And by “order around,” I mean the issuance of orders regardless of their legality, a point Trump made back in March of 2016, in response to a debate question by Bret Baier:

BAIER: Mr. Trump, just yesterday, almost 100 foreign policy experts signed on to an open letter refusing to support you, saying your embracing expansive use of torture is inexcusable. General Michael Hayden, former CIA director, NSA director, and other experts have said that when you asked the U.S. military to carry out some of your campaign promises, specifically targeting terrorists’ families, and also the use of interrogation methods more extreme than waterboarding, the military will refuse because they’ve been trained to turn down and refuse illegal orders.

So what would you do, as commander-in-chief, if the U.S. military refused to carry out those orders?

TRUMP: They won’t refuse. They’re not going to refuse me. Believe me.

BAIER: But they’re illegal.

TRUMP: And — and — and — I’m a leader. I’m a leader. I’ve always been a leader. I’ve never had any problem leading people. If I say do it, they’re going to do it. That’s what leadership is all about.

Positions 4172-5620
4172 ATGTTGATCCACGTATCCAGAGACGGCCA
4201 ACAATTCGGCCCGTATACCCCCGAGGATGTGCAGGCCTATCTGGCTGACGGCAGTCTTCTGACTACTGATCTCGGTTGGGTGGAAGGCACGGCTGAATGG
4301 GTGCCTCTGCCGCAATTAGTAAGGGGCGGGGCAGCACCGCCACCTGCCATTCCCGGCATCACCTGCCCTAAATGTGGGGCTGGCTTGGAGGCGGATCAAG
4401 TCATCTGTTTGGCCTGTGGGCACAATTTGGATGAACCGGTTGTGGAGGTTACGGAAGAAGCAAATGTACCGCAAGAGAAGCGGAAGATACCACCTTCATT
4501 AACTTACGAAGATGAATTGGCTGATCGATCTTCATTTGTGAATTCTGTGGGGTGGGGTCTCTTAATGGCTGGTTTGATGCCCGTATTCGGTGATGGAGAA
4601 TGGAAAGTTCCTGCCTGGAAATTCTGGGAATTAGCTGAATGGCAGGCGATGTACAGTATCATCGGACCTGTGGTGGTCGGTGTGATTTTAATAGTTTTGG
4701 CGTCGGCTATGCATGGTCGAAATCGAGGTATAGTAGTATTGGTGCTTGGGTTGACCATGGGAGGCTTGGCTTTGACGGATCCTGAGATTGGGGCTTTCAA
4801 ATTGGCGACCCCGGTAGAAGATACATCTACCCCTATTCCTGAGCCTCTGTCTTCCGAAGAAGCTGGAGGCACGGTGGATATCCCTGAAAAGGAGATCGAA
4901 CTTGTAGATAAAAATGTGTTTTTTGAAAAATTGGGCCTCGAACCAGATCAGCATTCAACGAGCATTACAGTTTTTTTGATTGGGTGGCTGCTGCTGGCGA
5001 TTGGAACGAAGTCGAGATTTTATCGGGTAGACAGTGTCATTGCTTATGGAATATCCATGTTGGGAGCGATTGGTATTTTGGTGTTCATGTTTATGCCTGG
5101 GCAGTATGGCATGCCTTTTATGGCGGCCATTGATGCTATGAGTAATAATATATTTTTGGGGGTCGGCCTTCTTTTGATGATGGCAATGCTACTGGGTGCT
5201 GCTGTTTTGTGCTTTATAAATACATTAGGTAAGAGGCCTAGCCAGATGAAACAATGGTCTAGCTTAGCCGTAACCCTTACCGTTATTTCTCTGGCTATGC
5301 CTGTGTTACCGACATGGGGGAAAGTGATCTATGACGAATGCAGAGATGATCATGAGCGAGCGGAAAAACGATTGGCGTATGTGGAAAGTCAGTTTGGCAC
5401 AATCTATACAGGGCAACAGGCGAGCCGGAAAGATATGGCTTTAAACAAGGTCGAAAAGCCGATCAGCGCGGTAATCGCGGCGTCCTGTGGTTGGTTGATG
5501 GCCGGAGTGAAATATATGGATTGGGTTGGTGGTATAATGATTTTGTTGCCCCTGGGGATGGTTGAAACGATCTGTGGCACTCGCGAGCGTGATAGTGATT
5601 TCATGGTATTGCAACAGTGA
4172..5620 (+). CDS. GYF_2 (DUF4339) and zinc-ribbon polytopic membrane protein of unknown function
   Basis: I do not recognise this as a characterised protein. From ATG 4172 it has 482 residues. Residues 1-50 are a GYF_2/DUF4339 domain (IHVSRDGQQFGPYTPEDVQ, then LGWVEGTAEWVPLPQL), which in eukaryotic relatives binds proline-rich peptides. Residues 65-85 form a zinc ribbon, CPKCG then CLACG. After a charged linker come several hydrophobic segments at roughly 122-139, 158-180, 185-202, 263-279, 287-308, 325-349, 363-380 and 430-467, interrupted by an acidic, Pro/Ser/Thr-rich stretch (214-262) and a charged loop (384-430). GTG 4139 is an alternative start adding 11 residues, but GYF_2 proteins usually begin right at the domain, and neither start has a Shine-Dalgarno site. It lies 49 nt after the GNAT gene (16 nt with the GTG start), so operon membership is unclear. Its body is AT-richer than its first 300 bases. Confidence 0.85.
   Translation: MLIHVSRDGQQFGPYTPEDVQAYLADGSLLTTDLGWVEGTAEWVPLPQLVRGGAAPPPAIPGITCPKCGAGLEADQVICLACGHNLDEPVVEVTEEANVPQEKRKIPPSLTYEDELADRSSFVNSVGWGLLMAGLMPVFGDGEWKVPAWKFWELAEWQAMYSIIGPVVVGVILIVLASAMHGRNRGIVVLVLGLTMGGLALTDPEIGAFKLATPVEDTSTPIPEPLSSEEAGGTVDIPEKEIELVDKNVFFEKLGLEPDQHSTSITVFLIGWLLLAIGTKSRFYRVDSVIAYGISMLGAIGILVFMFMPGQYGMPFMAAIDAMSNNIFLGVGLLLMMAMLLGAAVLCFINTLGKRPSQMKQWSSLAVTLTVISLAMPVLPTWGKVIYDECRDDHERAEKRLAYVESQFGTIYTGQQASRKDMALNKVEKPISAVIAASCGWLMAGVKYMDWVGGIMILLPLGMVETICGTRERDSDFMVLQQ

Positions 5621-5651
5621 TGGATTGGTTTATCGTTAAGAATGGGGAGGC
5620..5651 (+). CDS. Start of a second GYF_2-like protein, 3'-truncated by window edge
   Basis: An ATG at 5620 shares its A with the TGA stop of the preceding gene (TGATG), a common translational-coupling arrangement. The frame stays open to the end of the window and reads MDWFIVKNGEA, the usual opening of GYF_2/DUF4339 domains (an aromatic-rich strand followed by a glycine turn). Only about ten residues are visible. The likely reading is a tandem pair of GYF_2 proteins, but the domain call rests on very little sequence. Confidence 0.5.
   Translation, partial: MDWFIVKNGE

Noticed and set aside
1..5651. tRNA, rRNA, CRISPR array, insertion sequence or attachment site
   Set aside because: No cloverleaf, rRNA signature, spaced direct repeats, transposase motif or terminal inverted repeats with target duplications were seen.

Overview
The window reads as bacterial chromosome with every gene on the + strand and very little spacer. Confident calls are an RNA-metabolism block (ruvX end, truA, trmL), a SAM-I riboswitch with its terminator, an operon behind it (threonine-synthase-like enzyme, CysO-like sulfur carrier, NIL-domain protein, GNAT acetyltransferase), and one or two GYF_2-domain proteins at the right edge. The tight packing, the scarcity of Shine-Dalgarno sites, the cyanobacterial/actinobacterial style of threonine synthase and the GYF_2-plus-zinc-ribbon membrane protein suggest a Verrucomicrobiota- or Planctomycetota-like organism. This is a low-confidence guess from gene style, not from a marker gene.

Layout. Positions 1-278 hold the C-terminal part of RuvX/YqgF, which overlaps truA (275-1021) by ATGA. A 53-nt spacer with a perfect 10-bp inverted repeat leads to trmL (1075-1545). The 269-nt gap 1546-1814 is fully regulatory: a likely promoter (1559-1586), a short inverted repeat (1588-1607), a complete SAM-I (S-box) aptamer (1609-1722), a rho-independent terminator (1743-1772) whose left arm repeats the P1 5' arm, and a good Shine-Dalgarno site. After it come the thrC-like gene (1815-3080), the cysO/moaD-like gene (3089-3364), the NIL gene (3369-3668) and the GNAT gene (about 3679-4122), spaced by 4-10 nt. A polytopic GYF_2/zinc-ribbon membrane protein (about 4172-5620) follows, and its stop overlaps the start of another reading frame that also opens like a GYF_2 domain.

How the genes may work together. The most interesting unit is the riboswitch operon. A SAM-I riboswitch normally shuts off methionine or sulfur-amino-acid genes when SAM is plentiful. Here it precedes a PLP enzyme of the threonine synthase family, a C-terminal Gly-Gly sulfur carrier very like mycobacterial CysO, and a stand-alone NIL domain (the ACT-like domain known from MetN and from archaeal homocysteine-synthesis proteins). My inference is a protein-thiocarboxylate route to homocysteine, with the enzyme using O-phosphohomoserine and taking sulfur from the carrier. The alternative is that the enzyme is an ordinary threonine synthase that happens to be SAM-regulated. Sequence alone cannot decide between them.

As I wrote then, Trump’s fundamental misunderstanding of leadership, and especially his boasts about the military obeying his orders irrespective of their legality, disqualified him as a presidential candidate.  Of course, Trump’s dictatorial statements didn’t deter his determined fans. Indeed, they elected him because they wanted a Strong Man, not because they feared one.

So here we are, with a dictator wannabe as president, treating the U.S. military as if it’s his personal Praetorian Guard.  If the Republic isn’t dead, its heartbeat is fading fast.  Meanwhile, the sordid and corrupt Empire of Trump – just by its endurance – grows ever stronger.